Monday, August 9, 2010

Homeschooling bargains at Dollar Tree

I'm gearing up for the new schoolyear at the end of this month, and I'm especially excited about this year. My daughter starts kindergarten, so that means I'll have two kids to homeschool now.

Our church has agreed to let us use a large room in the basement of the church for our homeschooling, so I'm excited to get to make it into a "real" classroom. We've been using our guest room as our homeschool space, but it gets a lot trickier when you have two kids to homeschool and company comes (at least) three times a year for a week at a time.

Now I know some of you homeschool moms like spontaneity and schooling around the kitchen table, and that's great. It's just not my style. See, I used to teach in a private Christian school, and I love the classroom atmosphere. My children, never having been to regular school, are quite enamored with the idea, too. It will be more like "real" school to them, and for some reason they like that. Now if only I could have a school bus pick us up at our door and drive us across the parking lot each morning, they'd be in heaven ...

I made a visit to the local teacher's store with my friend last week, and I got sticker shock. Schooling in any form can get expensive fast! So while I'm getting my classroom all set up, I thought I'd share some Dollar Tree bargains you might want to look into if you homeschool, or even if you teach in a regular school.

1. Counters (math manipulatives) - You can find all kinds of little critters in the toy section, and they usually come 8-10 in a pack for $1. (I got frogs since our first arithmetic theme this year is pond life.) You can find these at teacher's stores for a similar price per item, but what homeschooler do you know of that needs 120-200 counters?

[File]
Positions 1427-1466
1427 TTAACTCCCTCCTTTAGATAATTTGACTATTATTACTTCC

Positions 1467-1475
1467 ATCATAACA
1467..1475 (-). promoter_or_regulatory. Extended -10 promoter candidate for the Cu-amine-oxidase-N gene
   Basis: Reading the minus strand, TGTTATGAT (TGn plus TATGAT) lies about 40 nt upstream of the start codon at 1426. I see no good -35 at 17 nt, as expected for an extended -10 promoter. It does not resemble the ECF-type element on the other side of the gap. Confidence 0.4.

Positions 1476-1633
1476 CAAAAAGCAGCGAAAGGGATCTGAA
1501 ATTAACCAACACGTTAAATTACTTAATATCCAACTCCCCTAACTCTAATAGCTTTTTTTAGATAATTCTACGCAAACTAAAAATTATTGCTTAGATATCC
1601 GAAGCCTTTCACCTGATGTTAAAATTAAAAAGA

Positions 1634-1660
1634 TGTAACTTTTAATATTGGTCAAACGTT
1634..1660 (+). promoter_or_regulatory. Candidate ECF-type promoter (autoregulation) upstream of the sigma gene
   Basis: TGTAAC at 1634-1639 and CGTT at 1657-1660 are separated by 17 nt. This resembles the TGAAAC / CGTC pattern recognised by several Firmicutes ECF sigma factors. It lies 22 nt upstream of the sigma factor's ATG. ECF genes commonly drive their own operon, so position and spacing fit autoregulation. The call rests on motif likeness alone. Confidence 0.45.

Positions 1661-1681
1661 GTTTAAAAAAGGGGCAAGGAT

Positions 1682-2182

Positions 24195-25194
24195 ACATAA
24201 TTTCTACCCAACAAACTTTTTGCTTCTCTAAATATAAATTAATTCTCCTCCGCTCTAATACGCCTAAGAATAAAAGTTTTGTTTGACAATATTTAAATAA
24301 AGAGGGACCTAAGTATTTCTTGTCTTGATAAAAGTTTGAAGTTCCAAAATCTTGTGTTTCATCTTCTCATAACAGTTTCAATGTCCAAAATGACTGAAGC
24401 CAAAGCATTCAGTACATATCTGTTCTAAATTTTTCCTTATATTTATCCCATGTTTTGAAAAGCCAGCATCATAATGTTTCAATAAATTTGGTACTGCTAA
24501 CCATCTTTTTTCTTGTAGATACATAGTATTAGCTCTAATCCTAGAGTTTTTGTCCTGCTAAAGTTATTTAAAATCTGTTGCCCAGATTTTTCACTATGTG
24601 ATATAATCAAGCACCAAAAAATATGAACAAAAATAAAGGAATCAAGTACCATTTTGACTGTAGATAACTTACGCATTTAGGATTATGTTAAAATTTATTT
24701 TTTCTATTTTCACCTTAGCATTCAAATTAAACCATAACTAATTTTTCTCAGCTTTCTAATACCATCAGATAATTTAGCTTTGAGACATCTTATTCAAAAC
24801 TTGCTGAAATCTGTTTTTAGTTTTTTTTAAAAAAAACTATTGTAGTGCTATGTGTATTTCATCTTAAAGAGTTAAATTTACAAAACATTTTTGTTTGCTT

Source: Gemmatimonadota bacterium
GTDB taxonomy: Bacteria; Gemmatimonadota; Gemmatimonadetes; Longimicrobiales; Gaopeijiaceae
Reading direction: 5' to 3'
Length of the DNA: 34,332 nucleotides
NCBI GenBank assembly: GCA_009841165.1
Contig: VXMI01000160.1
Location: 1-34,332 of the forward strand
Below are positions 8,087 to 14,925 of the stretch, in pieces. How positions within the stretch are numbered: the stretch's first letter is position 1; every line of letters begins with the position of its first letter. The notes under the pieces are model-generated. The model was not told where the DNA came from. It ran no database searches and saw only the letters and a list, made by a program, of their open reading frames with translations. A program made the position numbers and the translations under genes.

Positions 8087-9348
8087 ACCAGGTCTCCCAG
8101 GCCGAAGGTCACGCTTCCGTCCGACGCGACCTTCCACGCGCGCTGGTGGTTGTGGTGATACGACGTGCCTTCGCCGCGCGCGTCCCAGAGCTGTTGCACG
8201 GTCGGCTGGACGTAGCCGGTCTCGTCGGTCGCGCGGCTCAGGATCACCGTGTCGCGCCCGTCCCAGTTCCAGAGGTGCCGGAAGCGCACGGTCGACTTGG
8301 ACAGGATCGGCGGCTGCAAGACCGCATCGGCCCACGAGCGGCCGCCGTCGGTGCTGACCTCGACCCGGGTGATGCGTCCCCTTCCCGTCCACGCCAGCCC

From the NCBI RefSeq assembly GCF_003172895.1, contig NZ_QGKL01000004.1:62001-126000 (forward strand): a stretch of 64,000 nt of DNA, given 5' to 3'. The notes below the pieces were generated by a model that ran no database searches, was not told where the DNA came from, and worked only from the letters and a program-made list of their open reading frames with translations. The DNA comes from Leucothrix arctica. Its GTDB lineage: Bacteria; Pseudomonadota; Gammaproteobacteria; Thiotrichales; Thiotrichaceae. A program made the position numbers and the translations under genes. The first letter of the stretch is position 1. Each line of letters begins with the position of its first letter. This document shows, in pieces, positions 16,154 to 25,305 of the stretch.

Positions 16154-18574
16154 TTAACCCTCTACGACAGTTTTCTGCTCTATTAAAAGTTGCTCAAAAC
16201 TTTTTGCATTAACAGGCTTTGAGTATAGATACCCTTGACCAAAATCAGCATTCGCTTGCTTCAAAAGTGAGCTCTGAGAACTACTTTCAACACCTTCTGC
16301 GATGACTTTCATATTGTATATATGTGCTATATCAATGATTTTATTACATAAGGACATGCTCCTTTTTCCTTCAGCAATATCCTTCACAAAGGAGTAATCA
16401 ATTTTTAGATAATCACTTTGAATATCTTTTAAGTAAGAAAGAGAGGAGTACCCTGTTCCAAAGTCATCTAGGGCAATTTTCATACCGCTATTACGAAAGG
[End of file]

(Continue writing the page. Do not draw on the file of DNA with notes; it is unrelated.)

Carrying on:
2. Bulletin board visuals - The selection varies, so if you see something you like, snatch it up. These go fast, and it might not be there when you go back. Some of these items include:

  • wall charts (some of them are pretty cheesy, so be picky; I've been pleasantly surprised at the nice charts I've found when I dug through the bins)
  • bulletin board borders - If I remember correctly, there are 21 feet of border in each package. Some of these are designed in such a way that you could cut them apart into squares and use them in file folder games. You get a lot of decorative squares that way! Compare to 25 feet for $2.99 (and up).
  • 4" die cut letters and numbers - Great for bulletin boards, these include only uppercase letters and numbers. You may need to buy two packs to spell out your chosen title, but it still beats the $8 my local teacher's store sells the name brand for!
  • entire bulletin board themes - these include bulletin board toppers, bullet points and full-color diecuts. They currently have Community Helpers at my Dollar Tree, which is perfect since that's one of our themes this year! For $3 or so, you can have a complete kit that would cost $15 and up at the teacher's store.

3. kitchen timers - great for timed exercises, if you don't already have a stopwatch.

4. word strips (30 ct) - one pack will last you a child's entire schooling if you use them for nameplates; they can also be used for sight words, spelling words, etc. Compare at $3.49 for 75.

5. alphabet wall borders - I think they use Zaner-Bloser, but the manuscript is easily adapted to Abeka (I just changed the direction of a few arrows with another color marker). Compare at $10.99.

6. posters (motivational and instructional) - There are some cute ones that emphasize doing your best, trying more than once, etc. There are also some educational ones about preventing colds and flu, which is perfect since we have a unit on that in health this year. These posters come two in a pack (two different ones), so that's only $0.50 if you'll use both.